Great information from a wonderful project. My question would be…Did you use a mold release of any kind? IE…How did you get a good release from the mold?
    Thank You,
    Rand

    • ganter says:

      Rand, the molds are one time use. We didn’t use any mold release. We (Laura West & I) have been experimenting with various mold
      releases but haven’t found that glass needs too much. Getting the top end firing temperature in the correct range gives large
      variations in surface finish. Thus, its worth you time to run many temperature tests. Charlie Wyman likes to run his molds as cool
      as he can as long as he gets adequate glass flow.

      • Rand Launer says:

        Thank you very much.
        I’m going to try to use the molds more than once.
        Why not? I just bought the Hydroperm. Excitement is hard to contain with a firing schedual!!
        I’ll use “Slide 1800 hi-temp mold release @ $18.00 a 10 oz. spray can. Next would be the high priced…”Tri-lox 5500” white graphite mould release @ $50.00 a 10oz can.

        Oh my, I wish I was able to participate in your classes!!
        Thank you.
        Rand

        • ganter says:

          Rand, please keep us posted. Laura West tried out some mold washes the last time she was in our lab but no clear winners.

  6. Rand Launer says:

    Great information from a wonderful project. My question would be…Did you use a mold release of any kind? IE…How did you get a good release from the mold?
    Thank You,
    Rand

    • ganter says:

      Rand, the molds are one time use. We didn’t use any mold release. We (Laura West & I) have been experimenting with various mold
      releases but haven’t found that glass needs too much. Getting the top end firing temperature in the correct range gives large
      variations in surface finish. Thus, its worth you time to run many temperature tests. Charlie Wyman likes to run his molds as cool
      as he can as long as he gets adequate glass flow.

      • Rand Launer says:

        Thank you very much.
        I’m going to try to use the molds more than once.
        Why not? I just bought the Hydroperm. Excitement is hard to contain with a firing schedual!!
        I’ll use “Slide 1800 hi-temp mold release @ $18.00 a 10 oz. spray can. Next would be the high priced…”Tri-lox 5500” white graphite mould release @ $50.00 a 10oz can.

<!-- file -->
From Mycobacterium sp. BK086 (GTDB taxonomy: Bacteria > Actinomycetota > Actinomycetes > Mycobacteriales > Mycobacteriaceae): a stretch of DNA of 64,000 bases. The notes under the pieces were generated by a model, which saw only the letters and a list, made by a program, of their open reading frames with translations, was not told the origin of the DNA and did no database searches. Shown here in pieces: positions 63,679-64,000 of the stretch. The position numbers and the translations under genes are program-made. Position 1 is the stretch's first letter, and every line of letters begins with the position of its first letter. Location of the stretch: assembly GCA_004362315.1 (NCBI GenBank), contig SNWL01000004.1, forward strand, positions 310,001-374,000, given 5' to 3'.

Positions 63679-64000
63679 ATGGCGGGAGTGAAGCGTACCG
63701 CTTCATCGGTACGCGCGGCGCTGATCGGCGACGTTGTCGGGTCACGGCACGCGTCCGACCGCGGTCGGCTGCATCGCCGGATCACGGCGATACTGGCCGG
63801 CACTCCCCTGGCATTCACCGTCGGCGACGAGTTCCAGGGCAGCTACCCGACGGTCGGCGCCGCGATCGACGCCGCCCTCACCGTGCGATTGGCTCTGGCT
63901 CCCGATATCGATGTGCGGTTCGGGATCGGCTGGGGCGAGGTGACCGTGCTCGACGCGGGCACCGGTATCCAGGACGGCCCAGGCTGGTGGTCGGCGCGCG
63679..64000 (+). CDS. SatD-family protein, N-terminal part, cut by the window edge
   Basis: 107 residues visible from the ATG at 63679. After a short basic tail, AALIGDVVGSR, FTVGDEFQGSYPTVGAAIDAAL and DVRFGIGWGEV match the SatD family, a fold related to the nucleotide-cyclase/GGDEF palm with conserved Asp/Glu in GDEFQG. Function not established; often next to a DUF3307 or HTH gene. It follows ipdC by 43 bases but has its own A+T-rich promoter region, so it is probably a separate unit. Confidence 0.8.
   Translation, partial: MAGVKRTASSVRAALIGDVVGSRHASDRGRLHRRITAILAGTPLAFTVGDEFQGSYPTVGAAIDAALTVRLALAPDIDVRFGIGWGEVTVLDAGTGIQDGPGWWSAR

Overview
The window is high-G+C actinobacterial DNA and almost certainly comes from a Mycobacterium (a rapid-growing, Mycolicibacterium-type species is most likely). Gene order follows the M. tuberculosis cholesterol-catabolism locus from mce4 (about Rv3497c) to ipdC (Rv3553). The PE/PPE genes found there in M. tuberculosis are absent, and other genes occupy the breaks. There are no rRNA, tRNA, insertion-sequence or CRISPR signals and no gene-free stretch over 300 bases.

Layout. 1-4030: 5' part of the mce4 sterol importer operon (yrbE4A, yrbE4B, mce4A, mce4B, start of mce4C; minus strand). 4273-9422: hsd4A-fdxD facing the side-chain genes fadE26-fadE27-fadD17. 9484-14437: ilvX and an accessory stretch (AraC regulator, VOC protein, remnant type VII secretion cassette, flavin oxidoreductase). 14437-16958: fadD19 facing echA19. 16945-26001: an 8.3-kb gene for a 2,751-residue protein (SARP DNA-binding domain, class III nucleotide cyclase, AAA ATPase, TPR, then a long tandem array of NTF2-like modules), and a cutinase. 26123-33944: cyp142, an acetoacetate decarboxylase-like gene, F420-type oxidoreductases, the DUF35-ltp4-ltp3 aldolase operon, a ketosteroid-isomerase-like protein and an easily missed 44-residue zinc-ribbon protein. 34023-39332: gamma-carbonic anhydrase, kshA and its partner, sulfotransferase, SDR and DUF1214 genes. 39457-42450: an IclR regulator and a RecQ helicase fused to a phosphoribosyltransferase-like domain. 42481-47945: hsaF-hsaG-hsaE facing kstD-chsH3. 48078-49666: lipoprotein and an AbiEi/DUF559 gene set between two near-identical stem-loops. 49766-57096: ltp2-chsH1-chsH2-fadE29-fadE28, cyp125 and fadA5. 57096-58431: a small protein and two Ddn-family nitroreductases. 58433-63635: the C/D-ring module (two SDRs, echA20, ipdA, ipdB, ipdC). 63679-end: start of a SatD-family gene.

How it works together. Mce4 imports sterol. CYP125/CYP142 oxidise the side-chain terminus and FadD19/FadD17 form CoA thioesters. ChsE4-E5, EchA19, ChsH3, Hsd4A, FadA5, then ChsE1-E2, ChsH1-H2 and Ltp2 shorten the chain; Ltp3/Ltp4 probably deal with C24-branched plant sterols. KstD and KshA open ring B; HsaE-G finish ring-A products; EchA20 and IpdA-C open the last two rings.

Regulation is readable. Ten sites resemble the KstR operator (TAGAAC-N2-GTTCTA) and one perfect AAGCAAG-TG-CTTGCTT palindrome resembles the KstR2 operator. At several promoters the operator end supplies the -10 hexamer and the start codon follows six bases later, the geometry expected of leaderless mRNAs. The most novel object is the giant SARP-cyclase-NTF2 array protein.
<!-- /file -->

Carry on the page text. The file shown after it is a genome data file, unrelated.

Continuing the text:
Oh my, I wish I was able to participate in your classes!!
        Thank you.
        Rand

        • ganter says:

          Rand, please keep us posted. Laura West tried out some mold washes the last time she was in our lab but no clear winners.

  7. Bert says:

    WOW ! GREAT !
    thanks for book link
    What power of you oven ?

    We believe that this curve works for objects of 2 inches (100 mm)
    2 inches not 100mm it only 50 mm

  8. Bert says:

    WOW ! GREAT !
    thanks for book link
    What power of you oven ?

    We believe that this curve works for objects of 2 inches (100 mm)
    2 inches not 100mm it only 50 mm

  9. Alice says:

    Hello, I’m very interested in all of your glasss 3D printing technologies. Do you have a phone number or direct email address at which I can contact Open3DP? I haven’t been able to find one on the site.
    Thanks!

    • ganter says:

      Alice, Sorry, We’ve been away enjoying the summer. We don’t have a phone number (due to state budget cuts). As for email, the comment stream works fine. RISD is well known for glass (so you should have great questions).

      • Alice says:

        Hi,
        Thank you for your response! I did some research into the 3D glass printing and discovered a couple things. One, that the process is still mostly in the research phase (thus happening experimentally at universities). Two, Shapeways did offer 3D glass printing at the commercial level but then retracted it. Three, that 3D glass printing is still at the lab level because we haven’t yet found a way to print where the result is transparent (which is the quality of glass that is desirable anyway.)

        Could you please confirm for me that these are true, and tell me about the next steps in terms of when the public can expect to have access to 3D printed glass that has vitreous qualities?